Tim Melanson: you. Yeah, it is. And, and another way that I look at it sometimes is that in those cases you can make a decision to over-deliver.

By adding that extra round of notes, because as you’ve said, right, you can say, okay, fine. Well, we can do another round, you know? And now you’re giving them a favor rather than it just being what they expect. Right.

You’re always, yeah. You’re always in a better position if you’re giving the favors. Right. Um, so now what about practice makes perfect their practice makes progress. How do you get good at what you guys do?

Kristina Clifford: Well, I think before we even knew that we would ever start this business, um, like I said earlier, we were very passionate about comedy and about making comedy videos and because we, and we’re also actresses and we spent so much time honing and learning the craft of acting and breaking down scripts and producing our own content that.

We kind of were teaching ourselves all along the way. And so all that work and effort, even at the time, we were like, what are we doing? We only got 500 views on this video. It’s now kind of paying off. And now we have all this experience,

Shelby Dash: a hundred percent and most people that do this, um, you know, have gone to film school, et cetera.

Um, You know, we both have degrees, but we’re completely, you know, we’ve learned from experience like we haven’t or self-taught editors. Um, you know, we’ve learned about camera gear just by the practice of doing, and I think it’s worth noting. Because we started out creating content for ourselves. We wanted it to be good for us.

So we put that extra time and attention in, and now we’re able to take those skills and, um, pass onto our clients. And, you know, there are some projects that if it requires like a certain level of skill set, we now have a big network of subcontractors that we work with. You know, whether that’s a DP who’s experienced with a certain camera or, you know, an editor who can do broadcast color, um, All those different things.


Kristina Clifford: let this closet fully. He thought this was only audio today. Um, and this is a voiceover closets,

Tim Melanson: Surprise

Right on.

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Well, uh, yeah. And, and also your audience grows with your experience as well. So, you know, in the beginning, I think everybody has to recognize that they’re not going to be awesome when you first get started, but that’s okay because your audience isn’t going to be huge either.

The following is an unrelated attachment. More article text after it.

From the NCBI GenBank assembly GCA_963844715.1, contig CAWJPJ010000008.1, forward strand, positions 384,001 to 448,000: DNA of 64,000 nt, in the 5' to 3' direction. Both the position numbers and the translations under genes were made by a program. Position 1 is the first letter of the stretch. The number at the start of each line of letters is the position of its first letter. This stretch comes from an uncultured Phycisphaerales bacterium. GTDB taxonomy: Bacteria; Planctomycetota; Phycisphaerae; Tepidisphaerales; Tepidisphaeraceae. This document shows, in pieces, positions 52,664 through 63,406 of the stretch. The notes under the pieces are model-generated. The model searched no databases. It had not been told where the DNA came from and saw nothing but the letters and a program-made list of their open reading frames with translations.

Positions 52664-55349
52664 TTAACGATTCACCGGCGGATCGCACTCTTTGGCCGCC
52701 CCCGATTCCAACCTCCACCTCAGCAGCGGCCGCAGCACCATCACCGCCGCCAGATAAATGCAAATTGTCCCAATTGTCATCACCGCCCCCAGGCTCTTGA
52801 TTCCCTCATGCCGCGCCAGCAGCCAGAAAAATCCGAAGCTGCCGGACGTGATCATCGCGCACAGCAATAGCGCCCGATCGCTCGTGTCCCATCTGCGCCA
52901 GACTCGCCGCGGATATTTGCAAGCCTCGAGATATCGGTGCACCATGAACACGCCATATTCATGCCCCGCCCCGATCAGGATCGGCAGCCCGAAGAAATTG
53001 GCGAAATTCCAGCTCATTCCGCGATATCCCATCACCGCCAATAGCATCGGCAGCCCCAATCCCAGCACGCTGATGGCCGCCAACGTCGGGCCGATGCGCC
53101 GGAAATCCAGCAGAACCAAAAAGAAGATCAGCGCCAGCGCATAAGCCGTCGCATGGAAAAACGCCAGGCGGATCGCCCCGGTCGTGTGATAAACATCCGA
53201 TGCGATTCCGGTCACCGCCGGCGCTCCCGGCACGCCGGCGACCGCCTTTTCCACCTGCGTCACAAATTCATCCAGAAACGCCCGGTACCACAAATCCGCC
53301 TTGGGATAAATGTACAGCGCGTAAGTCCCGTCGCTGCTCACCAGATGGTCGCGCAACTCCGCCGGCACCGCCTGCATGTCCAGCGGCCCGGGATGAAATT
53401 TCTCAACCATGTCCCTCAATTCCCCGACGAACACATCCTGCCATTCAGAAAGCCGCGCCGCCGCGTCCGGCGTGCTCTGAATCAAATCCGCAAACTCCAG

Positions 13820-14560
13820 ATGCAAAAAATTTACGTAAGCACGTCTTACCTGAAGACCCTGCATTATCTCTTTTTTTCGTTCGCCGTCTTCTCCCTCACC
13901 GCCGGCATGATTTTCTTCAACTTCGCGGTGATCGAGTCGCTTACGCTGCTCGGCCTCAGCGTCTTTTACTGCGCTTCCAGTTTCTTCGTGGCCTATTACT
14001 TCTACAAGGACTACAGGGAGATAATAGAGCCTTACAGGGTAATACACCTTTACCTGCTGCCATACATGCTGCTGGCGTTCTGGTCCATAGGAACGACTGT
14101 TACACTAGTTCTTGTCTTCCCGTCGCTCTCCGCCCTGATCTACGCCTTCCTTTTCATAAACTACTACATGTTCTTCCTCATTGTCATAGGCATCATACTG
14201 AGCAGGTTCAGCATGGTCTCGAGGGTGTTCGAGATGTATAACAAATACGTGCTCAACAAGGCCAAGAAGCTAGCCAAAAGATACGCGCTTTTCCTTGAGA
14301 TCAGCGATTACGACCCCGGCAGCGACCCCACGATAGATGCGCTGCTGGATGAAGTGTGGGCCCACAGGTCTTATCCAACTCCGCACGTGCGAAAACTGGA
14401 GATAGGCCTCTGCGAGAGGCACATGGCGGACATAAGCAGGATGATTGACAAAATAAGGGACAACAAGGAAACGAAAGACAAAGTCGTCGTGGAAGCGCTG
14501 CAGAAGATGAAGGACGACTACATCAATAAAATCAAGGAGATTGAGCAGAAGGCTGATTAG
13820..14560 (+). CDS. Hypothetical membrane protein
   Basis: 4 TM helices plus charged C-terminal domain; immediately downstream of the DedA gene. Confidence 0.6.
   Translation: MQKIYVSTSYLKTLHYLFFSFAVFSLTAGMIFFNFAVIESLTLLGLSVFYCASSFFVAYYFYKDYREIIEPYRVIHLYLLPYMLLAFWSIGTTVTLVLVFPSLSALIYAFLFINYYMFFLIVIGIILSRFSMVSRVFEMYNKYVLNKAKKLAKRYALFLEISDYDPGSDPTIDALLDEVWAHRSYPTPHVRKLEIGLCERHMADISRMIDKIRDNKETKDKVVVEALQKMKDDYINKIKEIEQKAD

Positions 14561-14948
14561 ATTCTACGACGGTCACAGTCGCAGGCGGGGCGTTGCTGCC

So as you start to get better, your audience starts to get bigger and it just kind of grows proportionately,

Shelby Dash: right?

Kristina Clifford: Yes, absolutely. I mean, we we’ve learned so much from failing, but boy did we fail,

but that’s, I mean, that’s how you learn,

Tim Melanson: speaking of learning. So, uh, we’ve got a topic called learning from the best, which is, you know, who do you, where did you learn? What, you know, and do you have coaches, do you participate in any type of, uh, masterminds? You know, are you learning.

Kristina Clifford: Oh, my gosh. Um, we,

Shelby Dash: I, I been, I was studying

Kristina Clifford: at an acting studio, uh, called Leslie con for the last 10 years.

And she’s a genius when it comes to comedy and she not only, um, teaches you how to actually teaches you how to break down the script and, and really teach yourself how to interpret. Uh, text. So there’s that, but we also have had coaches in terms of, um, script writing and, um, honestly just people we idol, um, uh, uh, Harmon brothers.

Oh yeah. Seen their ads. We’re like, oh my gosh, we want to be them. They’re so funny that they do it in such a creative out of the box way. So we kind of always looked up to them. When it comes to our, I’m making a comedy ads. Yeah,

Shelby Dash: definitely. And even when it comes to things like entrepreneurship, technical stuff, like listening to podcasts, like yours has really helped us a lot with, you know, The nuts and bolts of starting a business and knowing that a lot of the things that we are experiencing are normal.

Um, and you know, um, like she said, uh, through that acting school, we learned so much about comedy and now our main focus and I think our bread and butter when we make these ads is comedy. So, um, it all kind of came full circle and we’re still learning. We’re always learning. I mean, I’m on YouTube every day, like how to make an insane transition out of, you know what I mean?

I think. So you

Tim Melanson: guys are still learning, uh, your craft, but you’re also learning business in general, too, right?

Shelby Dash: Yeah,

Kristina Clifford: definitely. That has been a big learning curve for myself.

Shelby Dash: Um,